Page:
The acclaimed restaurant will merge its space with neighboring Lucinda Grain Bar to create a little more room
After more than a year, one of Seattle’s most celebrated restaurants is ready to open its dining room once again. Ravenna’s JuneBaby announced on Instagram that it would be back for indoor service beginning June 16 for the first time since the pandemic first impacted the Seattle region in spring 2020.
There will be a few changes, though. For one, the next-door sibling operation, Lucinda Grain Bar, will essentially be an extension of JuneBaby, with a door connecting the two spaces and an area that can be reserved for private parties. Hours will be Wednesday through Sunday from 5 p.m. to 10 p.m., with seating available for walk-ins only (and still only a half capacity, due to current state restrictions). Chef-owner Edouardo Jordan tells Eater Seattle that when restaurants and bars reopen at 100 percent capacity in July, Lucinda will also be a late-night option for drinks and snacks, plus “maybe a grain bowl or two.”
As for JuneBaby, diners should find a lot of old favorites back, with barbecue dinners on Saturdays, the restaurant’s famed fried chicken on Sundays, and even possibly the return of Jordan’s much-coveted fried turkey leg specials on Wednesdays.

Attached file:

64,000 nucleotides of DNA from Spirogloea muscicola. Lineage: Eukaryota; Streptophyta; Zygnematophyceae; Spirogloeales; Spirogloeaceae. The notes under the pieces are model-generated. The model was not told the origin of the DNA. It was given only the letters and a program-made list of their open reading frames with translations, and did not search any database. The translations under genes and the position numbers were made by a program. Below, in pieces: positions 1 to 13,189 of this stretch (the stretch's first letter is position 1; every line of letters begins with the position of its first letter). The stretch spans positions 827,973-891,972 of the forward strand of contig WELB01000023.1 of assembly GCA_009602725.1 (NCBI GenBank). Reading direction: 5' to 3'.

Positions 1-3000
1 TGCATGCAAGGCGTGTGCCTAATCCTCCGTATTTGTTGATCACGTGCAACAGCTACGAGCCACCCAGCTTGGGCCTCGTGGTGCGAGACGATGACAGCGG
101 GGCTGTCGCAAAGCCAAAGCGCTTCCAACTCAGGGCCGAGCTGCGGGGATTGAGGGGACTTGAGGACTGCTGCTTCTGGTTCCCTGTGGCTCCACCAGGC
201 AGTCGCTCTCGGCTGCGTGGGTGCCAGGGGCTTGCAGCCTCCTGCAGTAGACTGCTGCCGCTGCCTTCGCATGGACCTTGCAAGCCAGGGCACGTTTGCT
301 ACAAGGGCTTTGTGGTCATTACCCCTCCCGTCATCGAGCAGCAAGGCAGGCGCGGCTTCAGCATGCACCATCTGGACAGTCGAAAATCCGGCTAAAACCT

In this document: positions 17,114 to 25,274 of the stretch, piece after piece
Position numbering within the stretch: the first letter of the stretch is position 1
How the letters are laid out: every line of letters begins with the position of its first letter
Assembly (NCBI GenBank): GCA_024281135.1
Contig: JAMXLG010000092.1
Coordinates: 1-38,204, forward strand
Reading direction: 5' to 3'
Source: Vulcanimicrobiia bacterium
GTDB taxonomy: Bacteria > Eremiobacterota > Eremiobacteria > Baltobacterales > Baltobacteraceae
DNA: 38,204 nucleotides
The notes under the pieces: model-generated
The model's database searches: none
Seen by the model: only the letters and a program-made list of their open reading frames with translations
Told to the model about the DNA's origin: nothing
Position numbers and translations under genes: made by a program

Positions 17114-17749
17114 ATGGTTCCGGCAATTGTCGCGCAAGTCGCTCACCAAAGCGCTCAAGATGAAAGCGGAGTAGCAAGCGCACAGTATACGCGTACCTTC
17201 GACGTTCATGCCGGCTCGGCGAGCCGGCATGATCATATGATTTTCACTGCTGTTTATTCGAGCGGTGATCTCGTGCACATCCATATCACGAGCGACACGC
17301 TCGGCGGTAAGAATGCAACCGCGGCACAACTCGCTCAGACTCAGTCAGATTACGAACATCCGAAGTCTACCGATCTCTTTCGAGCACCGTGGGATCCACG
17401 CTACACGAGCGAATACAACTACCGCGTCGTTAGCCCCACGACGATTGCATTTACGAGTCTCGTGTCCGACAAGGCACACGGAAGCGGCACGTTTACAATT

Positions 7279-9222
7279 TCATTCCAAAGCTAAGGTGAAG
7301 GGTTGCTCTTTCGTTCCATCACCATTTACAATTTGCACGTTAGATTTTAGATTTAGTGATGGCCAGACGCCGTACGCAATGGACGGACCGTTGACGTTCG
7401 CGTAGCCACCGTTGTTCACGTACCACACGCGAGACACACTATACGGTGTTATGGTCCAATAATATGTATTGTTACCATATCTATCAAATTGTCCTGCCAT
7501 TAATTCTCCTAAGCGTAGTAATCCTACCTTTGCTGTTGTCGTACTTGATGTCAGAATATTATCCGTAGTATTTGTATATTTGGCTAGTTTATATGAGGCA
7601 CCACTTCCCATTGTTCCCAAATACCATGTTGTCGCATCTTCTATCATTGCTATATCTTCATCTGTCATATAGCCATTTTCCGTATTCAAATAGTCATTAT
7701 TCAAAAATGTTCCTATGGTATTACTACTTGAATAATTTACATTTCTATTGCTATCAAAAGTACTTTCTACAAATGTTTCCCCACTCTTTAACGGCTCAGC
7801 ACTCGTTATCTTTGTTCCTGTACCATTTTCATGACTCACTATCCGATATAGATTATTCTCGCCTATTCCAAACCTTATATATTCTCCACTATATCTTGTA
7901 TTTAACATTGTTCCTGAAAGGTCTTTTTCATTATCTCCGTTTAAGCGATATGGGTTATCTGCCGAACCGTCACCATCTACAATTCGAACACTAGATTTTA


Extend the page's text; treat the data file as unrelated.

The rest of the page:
But even with the adjustment back to dine-in, takeout isn’t going away. Jordan’s Food with Roots box subscription — with a selection of packaged items for home cooks from JuneBaby, Lucinda, and sibling restaurant Salare down the street — plans on continuing, and there will still be individual items available to go from JuneBaby. Salare will also continue its takeout menu, holding off on reopening its dining room for now.
“Takeout will continue to be apart of the program moving forward,” Jordan says. “There will still be a large number of people wanting takeout until they are comfortable with dining in.”
Throughout much of the past year, Jordan has been among the more cautious chefs when it came to indoor dining. He implemented robust takeout programs at both JuneBaby and Salare early on in 2020 and stuck with them, even when restaurant dining rooms began to reopen in limited capacity last summer throughout more than a year of constantly shifting regulations. Last May, when plans to lift Washington’s first stay-at-home order came into focus, the chef had said he would only reopen if all of his staff felt comfortable coming back and the expense of having only partial seating capacity made sense.
More than a year later, the COVID outlook is much different. In King County, nearly 70 percent of people are fully vaccinated, and Washington will aim to fully reopen the economy by June 30, including no capacity restrictions on restaurants.
“We are excited to get back open,” Jordan says. “It’s been a long 15-16 months, my staff are fully vaccinated and they are stocked to get back to action.”